Who are You?

Look, if you’re not interested in bike trainers, just stop right now. I suppose if you’re not really that interested in bike trainers, but have boundless faith that I will make good on my steadfast goal of making you laugh, you could skim this until the “human interest” parts, which will include Technicolor loogies, shameless (and shameful) name-dropping, loud cursing, violent attacks on inanimate objects, and unfair treatment of an animal. But really, if you haven’t ridden a bike indoors and see no reason to start, this post in all likelihood just isn’t for you. Go find something better to do.

Who Am I?

Before I advise you on what trainer to purchase, I should let you know I’m not a world authority on trainers. I’ve only owned four. I’m sure there are bike geeks who have owned many more than that and could go on and on about the features of each. What I’m really out to do with this article is to help you with the other advice you haven’t even asked for: how to decide if you’ll really use a trainer, and how to make the most of it if you do. In fact, since you should really decide first if you really want a trainer before choosing a type, I’ve decided to move the trainer information to Appendix A. And since I can’t have an Appendix A without an Appendix B, I’ve included that as well. I’m not an HTML expert, so you’ll have to scroll down for these appendices instead of clicking here. (See? Does nothing. Sorry. I hope you’re not in a rush.)

Before I get started, here’s a video showing how a stationary trainer can be fun for the whole family. (Not shown: my wife, who is having fun shooting the movie.)

Good Intentions

I got a fortune-cookie fortune once that said, “Hell is paved with good intentions.” Not just the road to Hell, as the old saying goes, but Hell itself. Perhaps it’s true. I picture Hell littered with stationary bikes, Nordic Tracks, dumbbells, Soloflex machines, and exercise balls (not to mention food processors and Crock-Pots). See, before you actually get any use out of a trainer, you have to overcome three serious obstacles: Lack of Gumption; Tolerance of Drudgery; and, the Ravages of Moisture. If you learn how to deal with these, you’ll get plenty of use out of your trainer and be glad you bought it. If, on the other hand, you let one or two of these get the better of you, you’ll wish I’d steered you away from an indoor trainer altogether.

Obstacle One – Lack of Gumption
Few people, I would imagine, have much trouble getting motivated for their first indoor trainer ride. After all, your trainer is an expensive new toy, and you bought the thing for a reason (or for many reasons; snow, rain, gloom of night, and “stealth training” come to mind). But after the harsh reality of that first workout, it’s hard to seriously contemplate ever riding the thing again. After all, riding an indoor trainer is boring, painful, boring, and painful. “Boy, that was a good workout,” you may tell yourself, “and I’m going to ride indoors whenever it’s too [dark, rainy, etc.] to ride.” Many an unrealized good intention was proclaimed with such empty words.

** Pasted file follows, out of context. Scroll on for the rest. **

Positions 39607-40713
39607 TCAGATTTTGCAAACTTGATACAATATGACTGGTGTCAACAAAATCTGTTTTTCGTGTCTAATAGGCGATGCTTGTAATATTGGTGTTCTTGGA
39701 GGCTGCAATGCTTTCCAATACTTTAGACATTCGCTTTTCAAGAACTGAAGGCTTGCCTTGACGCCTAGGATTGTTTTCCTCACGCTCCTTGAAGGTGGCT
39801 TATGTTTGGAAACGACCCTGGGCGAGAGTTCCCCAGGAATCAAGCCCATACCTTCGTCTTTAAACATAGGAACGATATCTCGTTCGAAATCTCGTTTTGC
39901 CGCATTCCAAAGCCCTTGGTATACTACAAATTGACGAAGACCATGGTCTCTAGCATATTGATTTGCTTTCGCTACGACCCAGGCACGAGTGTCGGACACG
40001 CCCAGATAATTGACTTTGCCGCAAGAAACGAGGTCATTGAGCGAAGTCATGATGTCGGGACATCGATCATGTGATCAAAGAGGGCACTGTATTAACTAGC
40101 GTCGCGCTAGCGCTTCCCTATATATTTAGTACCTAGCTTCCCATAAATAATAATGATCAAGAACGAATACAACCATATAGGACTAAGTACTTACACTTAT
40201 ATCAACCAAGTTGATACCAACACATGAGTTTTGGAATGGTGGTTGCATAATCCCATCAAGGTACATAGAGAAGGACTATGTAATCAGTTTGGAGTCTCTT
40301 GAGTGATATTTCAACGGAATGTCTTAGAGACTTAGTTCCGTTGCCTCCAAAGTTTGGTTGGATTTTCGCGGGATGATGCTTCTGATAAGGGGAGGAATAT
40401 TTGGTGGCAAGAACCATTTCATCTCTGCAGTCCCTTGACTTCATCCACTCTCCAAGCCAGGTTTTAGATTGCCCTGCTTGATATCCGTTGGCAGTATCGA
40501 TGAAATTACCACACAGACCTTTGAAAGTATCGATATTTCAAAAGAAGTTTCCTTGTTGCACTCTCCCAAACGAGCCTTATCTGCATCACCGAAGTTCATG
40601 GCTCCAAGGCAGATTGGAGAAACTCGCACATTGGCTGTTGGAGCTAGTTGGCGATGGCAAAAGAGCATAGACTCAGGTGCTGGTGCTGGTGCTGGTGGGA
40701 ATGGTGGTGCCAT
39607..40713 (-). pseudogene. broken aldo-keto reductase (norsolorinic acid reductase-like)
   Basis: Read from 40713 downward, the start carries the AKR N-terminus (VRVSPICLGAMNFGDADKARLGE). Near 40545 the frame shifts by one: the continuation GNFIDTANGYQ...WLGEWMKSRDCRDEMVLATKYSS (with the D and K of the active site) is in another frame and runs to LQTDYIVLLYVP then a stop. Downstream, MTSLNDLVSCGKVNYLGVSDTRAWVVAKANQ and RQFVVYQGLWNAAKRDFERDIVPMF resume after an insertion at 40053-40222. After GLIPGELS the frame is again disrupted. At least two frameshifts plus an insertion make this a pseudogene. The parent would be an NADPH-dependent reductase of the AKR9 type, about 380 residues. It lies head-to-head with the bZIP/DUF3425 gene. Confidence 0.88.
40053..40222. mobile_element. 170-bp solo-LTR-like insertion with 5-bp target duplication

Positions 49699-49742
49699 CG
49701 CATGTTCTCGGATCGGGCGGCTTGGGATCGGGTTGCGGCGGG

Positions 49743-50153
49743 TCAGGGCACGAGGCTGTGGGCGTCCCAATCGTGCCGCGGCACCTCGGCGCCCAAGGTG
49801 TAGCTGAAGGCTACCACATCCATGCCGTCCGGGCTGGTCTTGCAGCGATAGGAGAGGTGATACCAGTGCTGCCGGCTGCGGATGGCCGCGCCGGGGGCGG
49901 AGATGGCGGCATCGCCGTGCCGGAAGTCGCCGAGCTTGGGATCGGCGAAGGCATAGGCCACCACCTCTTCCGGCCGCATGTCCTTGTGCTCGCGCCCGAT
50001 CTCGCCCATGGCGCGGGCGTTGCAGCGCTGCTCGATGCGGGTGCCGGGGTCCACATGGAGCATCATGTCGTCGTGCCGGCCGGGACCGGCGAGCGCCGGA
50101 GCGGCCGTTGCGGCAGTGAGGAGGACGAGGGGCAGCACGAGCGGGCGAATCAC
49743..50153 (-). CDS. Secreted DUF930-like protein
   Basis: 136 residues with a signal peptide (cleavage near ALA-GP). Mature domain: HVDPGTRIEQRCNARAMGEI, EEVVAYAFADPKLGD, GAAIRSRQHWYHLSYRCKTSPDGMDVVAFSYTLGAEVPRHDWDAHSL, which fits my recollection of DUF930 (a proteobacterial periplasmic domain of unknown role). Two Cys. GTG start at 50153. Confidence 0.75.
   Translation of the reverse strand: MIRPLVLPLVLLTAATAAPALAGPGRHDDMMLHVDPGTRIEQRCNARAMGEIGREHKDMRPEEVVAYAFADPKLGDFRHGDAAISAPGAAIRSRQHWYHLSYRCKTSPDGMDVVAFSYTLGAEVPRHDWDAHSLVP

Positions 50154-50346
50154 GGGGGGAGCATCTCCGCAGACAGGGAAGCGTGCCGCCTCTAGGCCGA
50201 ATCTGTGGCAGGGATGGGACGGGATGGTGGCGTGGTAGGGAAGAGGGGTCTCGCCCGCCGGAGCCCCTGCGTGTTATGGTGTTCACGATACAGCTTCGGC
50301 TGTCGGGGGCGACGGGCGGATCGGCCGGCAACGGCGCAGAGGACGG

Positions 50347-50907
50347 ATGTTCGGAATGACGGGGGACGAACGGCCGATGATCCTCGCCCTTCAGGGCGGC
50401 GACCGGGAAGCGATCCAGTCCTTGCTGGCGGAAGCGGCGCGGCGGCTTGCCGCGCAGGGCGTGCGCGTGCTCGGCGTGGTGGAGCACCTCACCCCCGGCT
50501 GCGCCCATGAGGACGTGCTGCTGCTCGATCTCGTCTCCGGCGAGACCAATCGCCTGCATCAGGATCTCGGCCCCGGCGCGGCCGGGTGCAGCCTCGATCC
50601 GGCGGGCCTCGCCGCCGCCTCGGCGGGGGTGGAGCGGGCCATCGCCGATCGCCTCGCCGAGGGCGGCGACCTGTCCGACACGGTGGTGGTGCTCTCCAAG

I think there are two basic forms this gumption obstacle can take: one, the general matter of whether you really believe a seasonal indoor training regimen is worth adopting; and two, the specific, immediate matter of how to motivate to ride that thing when you’re tired, or it’s early and cold, or you’re simply dreading what you’re about to do.

For the more general type of gumption challenge, about all I can say to motivate you is that the trainer really works. You can get a really sweet workout in a relatively short amount of time, and your form in the spring won’t be so affected by how wet and cold the winter was. Case in point: when I became a dad in September 2001, I lost out on almost all opportunity to sleep, much less ride my bike. I struggled badly with the transition from normal person to parent. I had very little time to ride, and even less energy. Despite all this, I was determined to ride the Death Ride that July (125 miles, 16,000 feet of climbing, at altitude). Before the big day, I’d managed only twenty-three road rides (fewer than one a week!), totaling a mere 509 miles (vs. my 2,000+ miles of usual pre-Death-Ride training). My longest ride to that point was a whopping 36 miles. But, I’d ridden the trainer 31 times, to which I largely credit my basically appropriate physique and modicum of fitness. This was evidently enough: I did manage to finish that Death Ride. And even more remarkably, my brother Geoff—who lives in rainy Holland—once completed the Death Ride without doing a single actual road ride in preparation. It was all on the trainer.